Sanders, before he entered politics—like Zinn—produced educational materials (after trying carpentry and writing pornography). In the 1970s he founded a nonprofit “educational filmstrip business,” called, curiously, the American People’s Historical Society. According to the University of Vermont Libraries Special Collections, the first project in 1977 was “standard fare” Vermont history for students in grade 6 and up. Subsequent projects extended to the neighboring states of Massachusetts and New Hampshire.
The nonprofit’s last product, before Sanders became mayor of Burlington in 1981, was a 1979 documentary about Eugene Debs, written and narrated by Sanders, and portraying Debs as a spotless hero (as he is in Zinn’s book). In the promotional brochure, “Sanders announced that Debs was the first documentary in a series called ‘The Other Side of American History,’ which would deal with people and ideas that the major profit oriented manufacturers of audio-visual material will not cover because of economic and political reasons.” The “other side of American history” echoes the marketing of Zinn’s book (first published in 1980)—as a “bottom-up” history.” Zinn claimed to tell “the story of the discovery of America from the viewpoint of the Arawaks, of the Constitution from the viewpoint of the slaves, of Andrew Jackson as seen by the Cherokees. . . .” and on.
Sanders campaigner and friend of Zinn, Cornel West, former Ivy League professor, in a recent interview recalled the documentary in glowing terms, and claimed that “Because Bernie can’t run as a democratic socialist, he’s running as a radical FDR-like progressive.” Furthermore, “He’s not talking about nationalizing anything, he’s not talking about workers’ councils or anything like that. . . .” Oddly, he charged that Sanders is being unfairly pegged as a democratic socialist “because he identifies with the legacy of Debs and [Norman] Thomas.”
Professor West echoes Professor Michael Kazin of Georgetown University, a member of the Democratic Socialists, who pretends that socialism is the natural outgrowth of Americanism. He asserted in the New York Times that Sanders, by virtue of his transformation of the Democratic Party, has “already won”—a claim repeated from the book he co-edited and co-wrote, We Own the Future: Democratic Socialism—American Style. Kazin reversed course on Zinn when a Republican, then-Indiana Governor Mitch Daniels, criticized Zinn (by quoting Kazin’s criticisms of Zinn). Kazin admitted that he still did not “think much” of Zinn’s history, but condemned Daniels, claiming Daniels did not understand how history “is written,” i.e., from a “point of view.” (“Point of view” was the alibi Zinn used in presenting his falsified and plagiarized history, as I point out in Debunking Howard Zinn.)
But peaceful transformations into a “people’s” voluntary communism are a chimera contradicted by every Zinn’s “interpretation” of historical events: all point to violent socialist revolution. It is no coincidence that paeans to Zinn’s memory are published in the magazine for Democratic Socialists whose name recalls the guillotine of the French Revolution, Jacobin.
Nor are Sanders’s supporters beyond violence. A “Bernie bro” almost assassinated a U.S. Congressman. Young Bernie field organizers call for violent revolution. South Carolina organizer Mason Baird was captured by the Veritas Project railing against “empire”—a favorite Zinn word to recall a spin-off title, A People’s History of American Empire—blithely calling for violence against “property” (which inevitably hurts people physically and financially), and maintaining that the hardships of the “gulags” were exaggerated. In his vision of a presidency involving “dual power” (instead of the three branches), President Bernie would be a strong man leading a “mass movement”—ala Zinn. Baird’s fellow South Carolinian, Daniel Taylor, called for “extreme action” if President Sanders’s demands were not met (presumably by the other governmental branches). Martin Weissgerber, also of that Dixie state, described his fantasies of violently overthrowing the U.S. government and forcing Republicans into reeducation camps, or gulags, recalling the gulags of the Soviet Union, which he maintained were founded as therapeutic reeducation camps. Iowa field organizer Kyle Jurek would burn down cities. He extended the gulag invitation to liberals, and would even put them to death.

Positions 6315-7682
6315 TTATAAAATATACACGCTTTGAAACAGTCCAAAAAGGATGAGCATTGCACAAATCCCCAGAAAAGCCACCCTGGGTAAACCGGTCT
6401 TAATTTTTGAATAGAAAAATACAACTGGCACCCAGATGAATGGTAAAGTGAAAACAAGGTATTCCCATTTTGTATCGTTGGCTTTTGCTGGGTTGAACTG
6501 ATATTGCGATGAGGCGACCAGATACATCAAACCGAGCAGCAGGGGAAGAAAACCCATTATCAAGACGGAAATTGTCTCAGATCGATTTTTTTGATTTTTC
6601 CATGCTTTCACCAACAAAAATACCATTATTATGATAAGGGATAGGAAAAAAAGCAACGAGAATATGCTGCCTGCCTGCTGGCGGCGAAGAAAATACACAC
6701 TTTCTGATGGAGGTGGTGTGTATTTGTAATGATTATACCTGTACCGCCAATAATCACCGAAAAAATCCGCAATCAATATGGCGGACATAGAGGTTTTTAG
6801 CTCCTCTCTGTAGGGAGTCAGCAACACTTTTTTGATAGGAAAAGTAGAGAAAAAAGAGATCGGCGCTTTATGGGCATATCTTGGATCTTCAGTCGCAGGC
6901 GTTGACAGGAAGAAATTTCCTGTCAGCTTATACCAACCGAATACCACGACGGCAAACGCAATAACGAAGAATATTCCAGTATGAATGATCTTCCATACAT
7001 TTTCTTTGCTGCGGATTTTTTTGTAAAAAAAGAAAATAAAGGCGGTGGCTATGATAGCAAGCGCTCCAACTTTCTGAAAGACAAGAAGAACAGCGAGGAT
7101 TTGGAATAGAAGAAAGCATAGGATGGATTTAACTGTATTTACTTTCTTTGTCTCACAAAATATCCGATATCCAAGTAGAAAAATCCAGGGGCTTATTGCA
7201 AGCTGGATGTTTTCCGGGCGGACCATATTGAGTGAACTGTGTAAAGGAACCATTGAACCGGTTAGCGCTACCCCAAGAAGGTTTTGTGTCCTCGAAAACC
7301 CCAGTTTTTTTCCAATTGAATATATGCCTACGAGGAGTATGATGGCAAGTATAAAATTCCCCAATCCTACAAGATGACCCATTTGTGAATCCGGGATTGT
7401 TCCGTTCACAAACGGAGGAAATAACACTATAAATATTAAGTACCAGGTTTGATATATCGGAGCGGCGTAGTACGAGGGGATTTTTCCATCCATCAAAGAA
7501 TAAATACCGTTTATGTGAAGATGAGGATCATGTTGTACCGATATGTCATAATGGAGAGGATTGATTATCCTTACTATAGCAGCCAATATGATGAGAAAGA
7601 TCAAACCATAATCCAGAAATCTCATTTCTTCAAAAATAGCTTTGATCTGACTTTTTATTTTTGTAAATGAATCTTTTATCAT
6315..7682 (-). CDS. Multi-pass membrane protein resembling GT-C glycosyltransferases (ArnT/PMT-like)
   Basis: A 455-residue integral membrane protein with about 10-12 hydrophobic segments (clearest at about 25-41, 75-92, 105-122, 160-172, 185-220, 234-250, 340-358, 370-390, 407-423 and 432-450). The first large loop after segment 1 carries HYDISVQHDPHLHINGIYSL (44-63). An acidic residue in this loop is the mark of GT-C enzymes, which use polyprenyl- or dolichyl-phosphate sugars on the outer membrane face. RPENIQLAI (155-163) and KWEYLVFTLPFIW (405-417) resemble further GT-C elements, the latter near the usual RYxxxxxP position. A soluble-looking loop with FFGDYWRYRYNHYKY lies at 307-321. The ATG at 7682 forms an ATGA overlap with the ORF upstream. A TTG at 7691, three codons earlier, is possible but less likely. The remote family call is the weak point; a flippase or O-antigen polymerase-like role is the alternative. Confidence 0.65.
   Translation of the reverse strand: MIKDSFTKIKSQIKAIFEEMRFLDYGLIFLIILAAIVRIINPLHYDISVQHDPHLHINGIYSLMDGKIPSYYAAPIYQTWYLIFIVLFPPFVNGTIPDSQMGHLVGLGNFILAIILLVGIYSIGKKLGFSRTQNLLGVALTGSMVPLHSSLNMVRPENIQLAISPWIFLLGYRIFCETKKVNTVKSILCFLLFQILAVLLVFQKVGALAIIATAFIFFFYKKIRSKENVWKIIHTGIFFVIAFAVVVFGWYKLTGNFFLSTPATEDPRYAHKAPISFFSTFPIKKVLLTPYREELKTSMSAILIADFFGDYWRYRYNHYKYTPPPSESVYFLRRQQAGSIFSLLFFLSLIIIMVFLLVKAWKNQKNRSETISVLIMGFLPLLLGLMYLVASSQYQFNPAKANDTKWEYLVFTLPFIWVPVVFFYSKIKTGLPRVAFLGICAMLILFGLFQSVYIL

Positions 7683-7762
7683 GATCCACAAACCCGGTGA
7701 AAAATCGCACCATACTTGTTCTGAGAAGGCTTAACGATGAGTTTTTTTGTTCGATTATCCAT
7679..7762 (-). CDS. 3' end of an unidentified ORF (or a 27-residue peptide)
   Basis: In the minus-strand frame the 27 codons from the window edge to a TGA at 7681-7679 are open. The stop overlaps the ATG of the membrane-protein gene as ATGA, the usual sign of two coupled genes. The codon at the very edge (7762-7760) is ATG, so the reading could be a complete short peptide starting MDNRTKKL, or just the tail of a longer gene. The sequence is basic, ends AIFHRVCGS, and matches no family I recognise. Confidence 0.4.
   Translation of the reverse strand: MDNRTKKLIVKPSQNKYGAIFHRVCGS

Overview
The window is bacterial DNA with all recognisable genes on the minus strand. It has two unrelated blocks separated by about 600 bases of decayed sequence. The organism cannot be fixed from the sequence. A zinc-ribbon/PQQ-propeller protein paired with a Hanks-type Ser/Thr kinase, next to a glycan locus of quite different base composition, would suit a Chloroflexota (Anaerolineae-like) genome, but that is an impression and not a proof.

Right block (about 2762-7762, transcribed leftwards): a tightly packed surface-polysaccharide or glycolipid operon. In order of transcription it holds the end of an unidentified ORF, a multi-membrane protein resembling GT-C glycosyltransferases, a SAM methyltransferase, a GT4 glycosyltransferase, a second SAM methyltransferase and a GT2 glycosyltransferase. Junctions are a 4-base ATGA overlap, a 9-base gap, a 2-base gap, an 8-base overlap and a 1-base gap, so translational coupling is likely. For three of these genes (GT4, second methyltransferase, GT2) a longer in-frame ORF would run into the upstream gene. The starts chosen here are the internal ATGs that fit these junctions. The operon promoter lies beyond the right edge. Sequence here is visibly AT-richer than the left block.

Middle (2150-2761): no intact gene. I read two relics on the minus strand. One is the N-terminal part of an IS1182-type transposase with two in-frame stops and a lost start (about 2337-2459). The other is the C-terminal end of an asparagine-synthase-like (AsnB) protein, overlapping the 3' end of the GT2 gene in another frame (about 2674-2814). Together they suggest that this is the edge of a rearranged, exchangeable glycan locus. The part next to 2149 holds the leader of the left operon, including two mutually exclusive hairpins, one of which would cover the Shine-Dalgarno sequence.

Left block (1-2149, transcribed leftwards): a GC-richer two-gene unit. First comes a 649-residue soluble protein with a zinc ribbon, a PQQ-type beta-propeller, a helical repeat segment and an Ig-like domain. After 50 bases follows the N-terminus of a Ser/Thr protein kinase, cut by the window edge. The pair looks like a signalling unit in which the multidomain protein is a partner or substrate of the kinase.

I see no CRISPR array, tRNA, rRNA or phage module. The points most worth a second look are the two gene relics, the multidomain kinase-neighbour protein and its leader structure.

The Sanders campaign refused to disavow these statements. But Sanders himself once belonged to “a radical left splinter party that advocated the abolition of all restrictions on the Second Amendment.” In his educational film, Sanders expressed admiration for “Debs’ decision to give ‘unqualified support to the Russian Revolution which had just taken place under the leadership of Lenin and Trotsky.’” As Stanley Kurtz pointed out, “Some of the quotations from Debs which Sanders speaks in his own voice and presents in an entirely positive light . . . will take you aback. For example: ‘while there is a lower class I am in it, while there is a criminal element, I am of it, and while there is a soul in prison, I am not free.’ Crime here is seen as nothing but a product of exploitative capitalism. Sanders also clearly approves of Debs’ attribution of racial animosity in the South to a plot by employers to undercut ‘working class unity.’” Kurtz concludes, “This is classic Marxist doctrine.” It is also classic Zinn, who praised violent black separatists over the peaceful NAACP, asking hopefully, “’Was there fear that blacks would turn their attention from the controllable field of voting to the more dangerous arena of wealth and poverty—of class conflict?’” Zinn praised the “new” and “’more dangerous than civil rights” “’emphasis’” for creating “’the possibility of black and whites uniting on the issue of class exploitation.’”
Bernie Sanders moved from similarly trying to indoctrinate sixth-graders to revere Eugene Debs instead of George Washington, to a millionaire politician shaking his fist at billionaires. As Cornel West stated, Howard Zinn would no doubt be supporting Sanders.
Mary Grabar, Ph.D., is a resident fellow at the Alexander Hamilton Institute for the Study of Western Civilization, founder and executive director of the Dissident Prof Education Project, and author of Debunking Howard Zinn: Exposing the Fake History That Turned a Generation against America.